Group tasks political parties on attainment of SDGs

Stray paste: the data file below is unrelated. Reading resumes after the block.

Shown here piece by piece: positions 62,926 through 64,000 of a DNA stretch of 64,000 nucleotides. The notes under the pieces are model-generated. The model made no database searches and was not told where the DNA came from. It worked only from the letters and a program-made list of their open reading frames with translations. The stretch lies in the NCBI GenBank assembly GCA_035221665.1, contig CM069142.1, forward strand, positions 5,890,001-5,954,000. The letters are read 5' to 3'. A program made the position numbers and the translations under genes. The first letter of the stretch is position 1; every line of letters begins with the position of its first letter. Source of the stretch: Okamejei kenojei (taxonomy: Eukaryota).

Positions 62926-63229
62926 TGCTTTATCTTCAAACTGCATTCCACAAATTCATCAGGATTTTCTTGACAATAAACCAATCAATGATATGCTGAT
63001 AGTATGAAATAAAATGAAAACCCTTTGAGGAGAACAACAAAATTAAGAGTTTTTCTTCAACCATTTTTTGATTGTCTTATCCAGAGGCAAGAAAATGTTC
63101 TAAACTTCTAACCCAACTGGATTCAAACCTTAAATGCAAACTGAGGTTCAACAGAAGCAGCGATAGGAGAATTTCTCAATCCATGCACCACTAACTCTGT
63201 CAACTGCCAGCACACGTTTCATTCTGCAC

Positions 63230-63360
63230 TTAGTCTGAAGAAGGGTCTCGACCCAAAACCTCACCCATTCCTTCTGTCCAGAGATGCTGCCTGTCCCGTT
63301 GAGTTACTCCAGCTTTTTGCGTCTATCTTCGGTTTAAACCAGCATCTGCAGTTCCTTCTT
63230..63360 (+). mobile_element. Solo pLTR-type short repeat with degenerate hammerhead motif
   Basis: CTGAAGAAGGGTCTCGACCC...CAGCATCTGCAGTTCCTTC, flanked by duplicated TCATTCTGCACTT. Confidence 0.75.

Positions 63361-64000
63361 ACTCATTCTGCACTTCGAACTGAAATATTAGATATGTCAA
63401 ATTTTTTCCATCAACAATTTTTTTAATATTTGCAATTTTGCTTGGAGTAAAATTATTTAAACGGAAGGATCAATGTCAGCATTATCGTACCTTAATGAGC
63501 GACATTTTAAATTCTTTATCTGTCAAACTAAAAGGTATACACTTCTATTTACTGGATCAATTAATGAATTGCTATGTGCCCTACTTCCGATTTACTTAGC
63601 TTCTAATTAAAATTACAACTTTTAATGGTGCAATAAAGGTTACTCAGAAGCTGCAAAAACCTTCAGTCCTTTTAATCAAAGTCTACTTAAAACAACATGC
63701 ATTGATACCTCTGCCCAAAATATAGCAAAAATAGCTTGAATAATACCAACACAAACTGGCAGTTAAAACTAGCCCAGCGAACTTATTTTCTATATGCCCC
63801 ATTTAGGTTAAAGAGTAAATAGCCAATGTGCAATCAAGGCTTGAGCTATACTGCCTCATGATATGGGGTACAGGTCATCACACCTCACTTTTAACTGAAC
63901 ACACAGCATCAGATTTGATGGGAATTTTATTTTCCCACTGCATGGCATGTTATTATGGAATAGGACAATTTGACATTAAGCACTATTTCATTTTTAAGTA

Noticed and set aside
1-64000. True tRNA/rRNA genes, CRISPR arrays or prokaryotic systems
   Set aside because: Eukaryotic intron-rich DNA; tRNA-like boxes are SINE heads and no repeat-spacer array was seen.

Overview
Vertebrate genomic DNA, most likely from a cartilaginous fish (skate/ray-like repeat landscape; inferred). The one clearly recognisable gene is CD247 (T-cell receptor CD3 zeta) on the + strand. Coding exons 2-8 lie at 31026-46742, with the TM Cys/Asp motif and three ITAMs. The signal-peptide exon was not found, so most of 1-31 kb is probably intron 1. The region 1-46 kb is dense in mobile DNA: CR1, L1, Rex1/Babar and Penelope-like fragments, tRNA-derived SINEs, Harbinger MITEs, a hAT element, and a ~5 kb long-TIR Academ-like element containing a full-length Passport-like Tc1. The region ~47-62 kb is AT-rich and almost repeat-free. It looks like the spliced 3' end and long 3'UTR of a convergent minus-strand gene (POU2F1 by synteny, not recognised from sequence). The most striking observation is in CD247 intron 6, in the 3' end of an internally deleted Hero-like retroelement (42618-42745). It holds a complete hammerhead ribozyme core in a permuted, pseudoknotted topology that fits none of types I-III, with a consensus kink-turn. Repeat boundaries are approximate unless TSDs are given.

Follow The Money FTM a Civil Society Organisation has tasked politicians seeking elective offices in 2023 poll to place the attainment of Sustainable Development Goals SDGs at the centre of their campaign Mr Hamzat Lawal Founder FTM said this at the SDG and Follow The Money Hangout marking the 10 years anniversary of mobilising communities for impact driven campaign in 10 African countries on Saturday in Abuja Today is a global SDGs campaign called flip the script and FTM in all the 10 African countries was marking the day by mobilising citizens to take action by holding government to account and taking the SDGs to the grassroots Lawal said He said there was the need to flip the script in terms of how Nigeria and Africa were working toward achieving the SDGs saying that the current script was not working for Africa This he said was because the current script does not ensure justice equity gender equality tackling poverty and ensuring that people do not go to bed with hunger He stressed the need to localise the goals and have citizens take ownership of them The political atmosphere presents a unique opportunity to flip the script that is why our politicians must ensure that SDG is in the centre of the conversation as we go into campaign and the election So flipping the script is saying that let us mobilise more young people let s educate and sensitise them let us be more organised and not dwell on the last but use digital technology to change the narrative by taking our destiny into our hands We know that in a few weeks campaigns will start in Nigeria so we are using this opportunity to say that as campaign season starts and in the spirit of flipping the script we must ensure that campaign messages are based on issues not sentiments If you look at the SDGs goals it literally talks about ending poverty ending hunger providing justice equity and fairness it talks about gender equality education healthcare job sustainable growth among others These are the issues that are plaguing the nation so if our politicians actually use SDGs to inform their manifesto these are ideals that would address our problems but most importantly provide opportunity for emerging solution he said According to Lawal the SDGs slogan is leave no one behind so youths want a democracy and politics that leaves no one behind including people living with disability because they have a role in governance So for us SDG can reform our democracy and our politics and we can take that into 2023 to flip the script so that we can have a script that will work for every Nigeria irrespective of where they are he said He urged Nigerians to collect their Permanent Voters Card and vote on election day to prevent voter apathy He said that the FTM would mobilise more than 20 000 observers across Nigeria to monitor the electoral process saying that Nigeria s democracy would be stronger with the synergy of all stakeholders to make sure that the SDGs become household initiative to be achieved in 2030 Mr Semiye Michael Curator Global Goals Community Centre and Executive Director DEAN Initiative said Nigeria had lagged behind in the achievement of the SDGs thus the need to take deliberate action towards them Michael said that a new data in education had jerked up the number of out of children from 10 million to 13 million indicating that the figure could be getting to N20million Today is what we call the SDGs birthday globally a week of action is declared by the UN to intensify effort on the accelerated action needed for the achievement of the SDGs So around the world different mobilisation activities will take place like we are doing here today This year we call it flip the script to see what scripts we are leaving behind for instance COVID ravaged the world and it has staled the action on the SDGs So we are trying to see how we can galvanise action mobilise more supports and also make statements to leaders holding them accountable to their promises on SDGs he said Michael said there was a challenge with data so the government needed to be deliberated in putting mechanisms in place to know the progress made and areas of intervention through concrete data and performance tracking ABI NewsSourceCredit NAN